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The Young Members Group works to encourage and enable all young professional members to be actively involved in the efforts and endeavors of the Society at all levels (Professional Divisions, ANS Governance, Local Sections, etc.) as they transition from the role of a student to the role of a professional. It sponsors non-technical workshops and meetings that provide professional development and networking opportunities for young professionals, collaborates with other Divisions and Groups in developing technical and non-technical content for topical and national meetings, encourages its members to participate in the activities of the Groups and Divisions that are closely related to their professional interests as well as in their local sections, introduces young members to the rules and governance structure of the Society, and nominates young professionals for awards and leadership opportunities available to members.
Conference on Nuclear Training and Education: A Biennial International Forum (CONTE 2023)
February 6–9, 2023
Amelia Island, FL|Omni Amelia Island Resort
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Show support for a Lego nuclear power plant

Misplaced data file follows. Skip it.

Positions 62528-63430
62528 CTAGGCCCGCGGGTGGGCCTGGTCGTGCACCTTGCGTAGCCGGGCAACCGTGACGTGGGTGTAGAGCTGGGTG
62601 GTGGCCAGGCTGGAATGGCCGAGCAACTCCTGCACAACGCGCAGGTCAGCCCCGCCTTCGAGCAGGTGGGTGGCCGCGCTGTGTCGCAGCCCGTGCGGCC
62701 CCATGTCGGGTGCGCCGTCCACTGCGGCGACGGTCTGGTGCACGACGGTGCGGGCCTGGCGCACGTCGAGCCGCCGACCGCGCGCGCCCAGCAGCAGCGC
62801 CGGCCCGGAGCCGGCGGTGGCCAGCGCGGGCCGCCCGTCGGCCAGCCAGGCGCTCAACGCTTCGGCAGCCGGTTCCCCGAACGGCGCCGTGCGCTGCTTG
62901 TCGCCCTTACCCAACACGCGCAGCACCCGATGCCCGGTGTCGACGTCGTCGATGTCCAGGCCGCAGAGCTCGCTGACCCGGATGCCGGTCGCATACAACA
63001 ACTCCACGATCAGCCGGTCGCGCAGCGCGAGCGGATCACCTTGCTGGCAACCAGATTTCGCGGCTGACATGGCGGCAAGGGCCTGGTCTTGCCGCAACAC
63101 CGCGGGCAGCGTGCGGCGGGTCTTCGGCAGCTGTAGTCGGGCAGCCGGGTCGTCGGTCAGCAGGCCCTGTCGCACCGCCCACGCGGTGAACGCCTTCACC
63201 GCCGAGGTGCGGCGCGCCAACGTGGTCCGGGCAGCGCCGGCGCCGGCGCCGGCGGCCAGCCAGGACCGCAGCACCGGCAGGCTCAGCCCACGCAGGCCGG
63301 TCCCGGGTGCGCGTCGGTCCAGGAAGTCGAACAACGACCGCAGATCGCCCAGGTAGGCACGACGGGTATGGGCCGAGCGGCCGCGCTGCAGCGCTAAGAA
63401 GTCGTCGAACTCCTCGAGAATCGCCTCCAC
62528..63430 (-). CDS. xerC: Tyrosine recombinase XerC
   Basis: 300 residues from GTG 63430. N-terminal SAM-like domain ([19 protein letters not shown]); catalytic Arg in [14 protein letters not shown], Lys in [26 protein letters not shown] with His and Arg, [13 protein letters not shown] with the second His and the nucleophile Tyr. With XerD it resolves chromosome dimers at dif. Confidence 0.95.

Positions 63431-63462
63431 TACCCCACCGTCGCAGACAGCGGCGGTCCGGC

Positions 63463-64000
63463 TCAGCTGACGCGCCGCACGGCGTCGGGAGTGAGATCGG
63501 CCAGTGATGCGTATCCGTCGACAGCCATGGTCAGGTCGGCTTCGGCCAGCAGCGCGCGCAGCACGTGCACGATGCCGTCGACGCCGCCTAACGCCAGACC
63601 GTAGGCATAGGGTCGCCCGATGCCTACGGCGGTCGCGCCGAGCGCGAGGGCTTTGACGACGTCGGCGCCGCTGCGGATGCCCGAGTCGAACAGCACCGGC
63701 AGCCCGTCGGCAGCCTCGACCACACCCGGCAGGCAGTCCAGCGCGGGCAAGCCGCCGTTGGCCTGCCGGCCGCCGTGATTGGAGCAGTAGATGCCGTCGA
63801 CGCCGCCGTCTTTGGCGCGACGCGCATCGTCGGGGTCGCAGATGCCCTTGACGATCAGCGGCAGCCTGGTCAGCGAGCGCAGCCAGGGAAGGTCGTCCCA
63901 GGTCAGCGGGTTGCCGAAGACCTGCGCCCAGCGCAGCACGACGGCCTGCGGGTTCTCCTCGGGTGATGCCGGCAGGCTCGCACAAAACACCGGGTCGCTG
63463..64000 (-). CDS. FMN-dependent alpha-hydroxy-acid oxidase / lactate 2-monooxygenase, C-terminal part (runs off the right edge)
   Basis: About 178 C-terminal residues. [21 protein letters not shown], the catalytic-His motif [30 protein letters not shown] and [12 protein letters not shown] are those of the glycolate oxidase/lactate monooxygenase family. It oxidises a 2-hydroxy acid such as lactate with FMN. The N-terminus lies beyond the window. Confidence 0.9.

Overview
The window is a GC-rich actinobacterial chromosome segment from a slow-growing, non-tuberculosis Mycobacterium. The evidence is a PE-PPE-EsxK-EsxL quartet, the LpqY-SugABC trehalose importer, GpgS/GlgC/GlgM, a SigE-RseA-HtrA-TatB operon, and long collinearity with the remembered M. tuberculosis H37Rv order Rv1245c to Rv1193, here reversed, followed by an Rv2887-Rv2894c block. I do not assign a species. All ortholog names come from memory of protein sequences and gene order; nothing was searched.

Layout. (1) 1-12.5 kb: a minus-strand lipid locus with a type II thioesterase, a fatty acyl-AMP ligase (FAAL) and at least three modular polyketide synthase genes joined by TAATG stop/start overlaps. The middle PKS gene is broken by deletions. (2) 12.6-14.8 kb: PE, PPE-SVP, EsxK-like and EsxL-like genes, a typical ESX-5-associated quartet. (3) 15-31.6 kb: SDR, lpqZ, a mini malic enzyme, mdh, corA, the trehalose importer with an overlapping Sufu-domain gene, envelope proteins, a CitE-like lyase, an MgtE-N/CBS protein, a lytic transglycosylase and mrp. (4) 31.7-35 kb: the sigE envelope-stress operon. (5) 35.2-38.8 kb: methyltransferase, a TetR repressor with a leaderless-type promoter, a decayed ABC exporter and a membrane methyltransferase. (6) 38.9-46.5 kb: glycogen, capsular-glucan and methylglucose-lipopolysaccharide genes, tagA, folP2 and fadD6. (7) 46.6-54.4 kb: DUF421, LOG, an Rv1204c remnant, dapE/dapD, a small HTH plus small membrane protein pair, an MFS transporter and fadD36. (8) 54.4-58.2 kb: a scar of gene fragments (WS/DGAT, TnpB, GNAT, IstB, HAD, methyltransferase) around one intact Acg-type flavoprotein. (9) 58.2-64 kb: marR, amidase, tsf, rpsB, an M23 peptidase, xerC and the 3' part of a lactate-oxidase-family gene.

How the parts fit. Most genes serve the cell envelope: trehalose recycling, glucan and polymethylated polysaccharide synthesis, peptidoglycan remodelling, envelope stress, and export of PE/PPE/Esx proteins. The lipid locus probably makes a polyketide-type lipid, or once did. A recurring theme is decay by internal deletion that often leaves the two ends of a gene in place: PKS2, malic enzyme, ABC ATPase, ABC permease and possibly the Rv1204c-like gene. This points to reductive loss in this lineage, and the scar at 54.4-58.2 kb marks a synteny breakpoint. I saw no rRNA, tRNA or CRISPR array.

A creative fan of Lego—and nuclear power—has designed a nuclear power plant out of the famous building blocks and has submitted the idea to the Lego Group for possible production—but first, the idea needs the support of the public.
Fawzy Hammad Sallam, Eman Mohamed Ibrahim, Sayed Fahmy Hassan, A. Omar
Nuclear Technology | Volume 208 | Number 11 | November 2022 | Pages 1666-1680
Technical Paper | doi.org/10.1080/00295450.2022.2072650
Articles are hosted by Taylor and Francis Online.
The shielding characteristics of natural bentonite can be enhanced based on calcination and ball-milling processes for protection against gamma radiation. The calcination process increases the content of the oxide, which enhances the mass attenuation coefficient; however, the elimination of water and organic matter from bentonite clay structures increases the particle size, where large particle size has a negative effect on this mass attenuation coefficient. Therefore, the calcinated bentonite has been ball-milled to reduce the particle size and improve the attenuation properties of natural bentonite. Furthermore, the calcination process occurs at 700°C for 2 h because dehydration is completed above 500°C while dehydroxylation is observed at 700°C. Therefore, the shielding parameters have been determined for calcinated, ball-milled, pressed bentonite clay samples according to different gamma-ray energies (662, 1173, and 1332 keV), where the experimental setup is based on narrow beam transmission techniques with two sources (137Cs and 60Co). In addition, the particle size of bentonite clay has been characterized using X-ray diffraction patterns depending on two different methods: dynamic light scattering and Williamson-Hall size analyses. This study shows that the calcinated, ball-milled bentonite pressed at 150 bar has the highest linear and mass attenuation coefficients of μ = 0.13 cm−1 and μm = 0.082 cm2/gm, respectively. Moreover, the experimental and theoretical investigation of the mass attenuation coefficient is in good agreement.